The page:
07.09.2016 § Leave a comment
I have always admired the serenity and pureness of nature. As soon as my husband and I were finished with our schooling, we immediately moved to the quiet, spacious suburbia; never understanding ones desire to move to the big city. Many years and experiences later, my perception of city life began to shift and eventually (to my surprise) began to influence my work as a designer.
On one particular sales trip to Manhattan, I walked…a lot. While traveling amongst the noisy hustle and bustle of traffic, I stumbled upon a little wild flower rooted next to a wrought iron gate. The graceful flower was rising from a crack in the concrete, pushing its way toward the clear blue sky. The juxtaposition of the cement, the wrought iron and the plant created a texture that brought a smile to my face for the rest of the day. The peaceful experience made the echoes from city streets dissipate; leaving only the beautiful composition in my memory. From that day forward, I gained a different perspective of the urban environment and the magnificence held within it.
Then I began to travel. I was able to travel longer and more freely after my obligations of parenthood and elderly care were fulfilled. I discovered the joy of experiencing different cities, architecture, bridges, public transportation, vegetation, people, as well as cultures from around the world. I took photos, doodled, sketched, took notes, and made plans to enjoy outings with friends from different cities. I now fully understand the attraction society has to live within a metropolis.
Drawing inspiration from the energy and graphics of the urban landscape, the 18 new patterns in the fall 2016 Cityscape collection depict my experiences from the eccentric life of the big city.
22.10.2014 § Leave a comment
It is said these are blossoms from the Bodhi tree. I have never seen them in person, but I think they are beautiful.
The Bodhi Tree […] was a large and very old Sacred Fig tree (Ficus religiosa) located in Bodh Gaya, India, under which Siddhartha Gautama, the spiritual teacher later known as Gautama Buddha, is said to have achieved enlightenment, or Bodhi. [It is after the enlightenment of Guatama Siddartha that the tree is called the Bodhi tree.] In religious iconography, the Bodhi tree is recognizable by its heart-shaped leaves, which are usually prominently displayed. Bodhi trees are planted in close proximity to every Buddhist monastery in India. « Read the rest of this entry »
02.10.2014 § Leave a comment
I was searching for a color name and ran into the word “anomite,” got intrigued and looked into it further. I started amassing photos of these amazing fossils and also discovered an amazing museum, the Museum of the Earth. Although it’s out of the way, I will definitely try to visit the museum the next time I find myself in the area. If I had known about it when my children were young, I would have gone during our trip to Niagara Falls. What a great children’s camp opportunity! « Read the rest of this entry »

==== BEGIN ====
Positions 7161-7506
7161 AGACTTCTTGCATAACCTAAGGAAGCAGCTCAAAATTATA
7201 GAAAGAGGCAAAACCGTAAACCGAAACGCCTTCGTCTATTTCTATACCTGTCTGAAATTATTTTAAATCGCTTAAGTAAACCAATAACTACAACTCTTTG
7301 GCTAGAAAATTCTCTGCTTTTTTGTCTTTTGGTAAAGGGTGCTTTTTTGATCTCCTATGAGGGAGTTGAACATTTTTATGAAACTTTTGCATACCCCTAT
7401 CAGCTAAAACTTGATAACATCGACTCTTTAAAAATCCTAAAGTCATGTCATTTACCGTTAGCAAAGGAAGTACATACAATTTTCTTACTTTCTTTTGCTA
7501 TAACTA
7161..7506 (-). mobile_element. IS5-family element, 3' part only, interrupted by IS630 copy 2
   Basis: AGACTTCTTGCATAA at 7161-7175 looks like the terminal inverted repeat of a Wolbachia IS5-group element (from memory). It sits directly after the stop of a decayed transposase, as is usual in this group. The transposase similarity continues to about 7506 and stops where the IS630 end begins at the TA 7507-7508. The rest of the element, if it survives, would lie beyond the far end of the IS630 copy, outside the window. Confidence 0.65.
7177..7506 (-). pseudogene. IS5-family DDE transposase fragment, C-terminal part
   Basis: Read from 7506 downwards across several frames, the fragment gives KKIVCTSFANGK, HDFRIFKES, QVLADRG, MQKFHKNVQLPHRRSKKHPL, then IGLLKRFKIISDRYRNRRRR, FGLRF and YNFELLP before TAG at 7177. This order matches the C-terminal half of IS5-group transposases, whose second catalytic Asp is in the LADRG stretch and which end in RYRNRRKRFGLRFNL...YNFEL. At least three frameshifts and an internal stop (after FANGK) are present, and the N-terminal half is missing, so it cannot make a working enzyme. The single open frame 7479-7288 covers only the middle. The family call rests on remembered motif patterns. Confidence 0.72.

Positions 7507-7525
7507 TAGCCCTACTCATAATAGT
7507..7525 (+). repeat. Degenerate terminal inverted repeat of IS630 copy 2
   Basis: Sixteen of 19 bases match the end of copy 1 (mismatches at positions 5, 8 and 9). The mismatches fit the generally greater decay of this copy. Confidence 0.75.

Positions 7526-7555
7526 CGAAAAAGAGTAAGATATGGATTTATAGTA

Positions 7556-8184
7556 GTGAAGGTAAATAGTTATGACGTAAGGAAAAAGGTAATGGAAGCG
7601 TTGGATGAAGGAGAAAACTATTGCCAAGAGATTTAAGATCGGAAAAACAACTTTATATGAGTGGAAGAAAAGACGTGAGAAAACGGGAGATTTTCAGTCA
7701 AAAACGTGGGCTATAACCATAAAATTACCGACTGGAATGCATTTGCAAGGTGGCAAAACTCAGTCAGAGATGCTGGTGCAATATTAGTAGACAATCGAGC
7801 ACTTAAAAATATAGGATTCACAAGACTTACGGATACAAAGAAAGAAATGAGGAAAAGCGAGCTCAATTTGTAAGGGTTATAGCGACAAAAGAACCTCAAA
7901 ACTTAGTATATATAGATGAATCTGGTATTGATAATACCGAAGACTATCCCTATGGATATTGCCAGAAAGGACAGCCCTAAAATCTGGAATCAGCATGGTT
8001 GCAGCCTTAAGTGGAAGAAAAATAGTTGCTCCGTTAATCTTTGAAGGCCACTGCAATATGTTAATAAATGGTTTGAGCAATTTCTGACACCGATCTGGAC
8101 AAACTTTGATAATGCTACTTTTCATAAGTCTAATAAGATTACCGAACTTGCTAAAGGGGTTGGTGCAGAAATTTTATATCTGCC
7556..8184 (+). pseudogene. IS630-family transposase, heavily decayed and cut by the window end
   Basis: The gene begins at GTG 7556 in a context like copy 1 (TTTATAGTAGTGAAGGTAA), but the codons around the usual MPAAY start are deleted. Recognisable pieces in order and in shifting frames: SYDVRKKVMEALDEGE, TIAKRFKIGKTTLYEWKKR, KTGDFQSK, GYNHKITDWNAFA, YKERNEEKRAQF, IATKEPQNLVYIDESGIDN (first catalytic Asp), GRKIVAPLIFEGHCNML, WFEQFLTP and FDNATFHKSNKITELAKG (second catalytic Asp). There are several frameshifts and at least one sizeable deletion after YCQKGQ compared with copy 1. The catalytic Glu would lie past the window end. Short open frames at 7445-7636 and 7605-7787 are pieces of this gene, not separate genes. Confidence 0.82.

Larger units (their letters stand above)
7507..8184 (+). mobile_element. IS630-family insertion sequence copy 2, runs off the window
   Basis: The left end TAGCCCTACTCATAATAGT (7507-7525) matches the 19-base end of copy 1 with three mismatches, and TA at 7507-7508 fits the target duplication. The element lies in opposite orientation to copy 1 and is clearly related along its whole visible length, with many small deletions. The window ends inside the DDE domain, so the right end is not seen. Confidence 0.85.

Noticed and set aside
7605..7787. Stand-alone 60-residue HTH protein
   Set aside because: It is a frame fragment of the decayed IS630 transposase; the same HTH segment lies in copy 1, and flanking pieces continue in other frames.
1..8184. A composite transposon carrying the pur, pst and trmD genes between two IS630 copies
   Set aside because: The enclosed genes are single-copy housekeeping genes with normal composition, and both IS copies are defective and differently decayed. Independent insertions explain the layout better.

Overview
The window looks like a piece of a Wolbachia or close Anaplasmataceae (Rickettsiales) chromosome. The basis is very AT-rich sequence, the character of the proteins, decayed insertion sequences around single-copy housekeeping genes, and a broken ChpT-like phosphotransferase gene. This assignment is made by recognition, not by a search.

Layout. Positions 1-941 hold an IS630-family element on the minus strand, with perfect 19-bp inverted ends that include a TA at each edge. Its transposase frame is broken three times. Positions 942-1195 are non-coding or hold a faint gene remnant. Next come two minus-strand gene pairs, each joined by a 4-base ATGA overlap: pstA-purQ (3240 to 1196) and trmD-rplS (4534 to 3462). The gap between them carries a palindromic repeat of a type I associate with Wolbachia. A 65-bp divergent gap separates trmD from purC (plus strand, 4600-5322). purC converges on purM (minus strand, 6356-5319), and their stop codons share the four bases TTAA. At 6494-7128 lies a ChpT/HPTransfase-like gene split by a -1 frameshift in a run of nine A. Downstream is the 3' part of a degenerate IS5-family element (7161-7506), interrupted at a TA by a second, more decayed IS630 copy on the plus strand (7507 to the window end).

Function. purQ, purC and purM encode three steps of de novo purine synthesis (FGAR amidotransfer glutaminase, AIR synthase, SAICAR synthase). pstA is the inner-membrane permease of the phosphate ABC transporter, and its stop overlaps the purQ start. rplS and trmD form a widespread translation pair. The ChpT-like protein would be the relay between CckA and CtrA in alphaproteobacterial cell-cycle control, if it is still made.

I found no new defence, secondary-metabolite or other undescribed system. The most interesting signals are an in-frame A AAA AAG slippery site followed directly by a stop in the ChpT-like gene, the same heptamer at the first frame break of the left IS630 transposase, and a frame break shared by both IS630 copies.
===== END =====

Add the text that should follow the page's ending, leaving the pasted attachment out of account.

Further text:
06.05.2014 § 3 Comments
My Chinese name includes a word that means the color of jade. The same word also means the color of the kingfisher, so I have always been curious about the color of the kingfisher’s feathers. I have seen them on ponds in action, where they suddenly touch down on the water and fly directly upwards with fish in her beaks. It usually happens in a split second, so I hardly ever get a good, close look at the color of their feathers.
In the old days in China, the feathers of the kingfisher were used as inlays for women’s hair accessories. For those intricate hairpins with dangling beads that were pinned onto highly raised, decorative buns, the main component was often kingfisher feathers inlaid among gem stones and precious metals. It makes the birds romantic and mysterious to me. « Read the rest of this entry »
21.03.2014 § 2 Comments
My sister-in-law has a ranch house in Sunnyvale, California, that’s a five minute drive from the Apple computer headquarters. I have gone to her house during Christmas for over 15 years. Recently our stays have gotten shorter, so we get together, eat, chat and leave. And since it’s been cold outside I have not bothered to walk the small backyard for years.
This year, the days were warm and we had time to stroll in the garden. It is an insignificant backyard, but my eyes were fresh and I looked at everything curiously and saw beauty in everything. « Read the rest of this entry »
30.01.2014 § Leave a comment
04.09.2013 § Leave a comment
Last weekend I burned my peanut soup so badly that I had to open all the doors and windows in the house to exhaust the toxic air. With everything open, a big, long, black bug flew into the kitchen during dinner. It bumped its body against all the windows surrounding us in the dining area. I could not tell what kind of bug it was; the closest I can describe is a huge winged ant. It was too slender to be a cicada or a beetle yet too long and large for a wasp or a firefly. I had a sense of creepiness while I watched the bug with its two long tails dangling, furiously flying over the dining area. We finally opened a screen-less window to allow its escape—or our escape I should say. « Read the rest of this entry »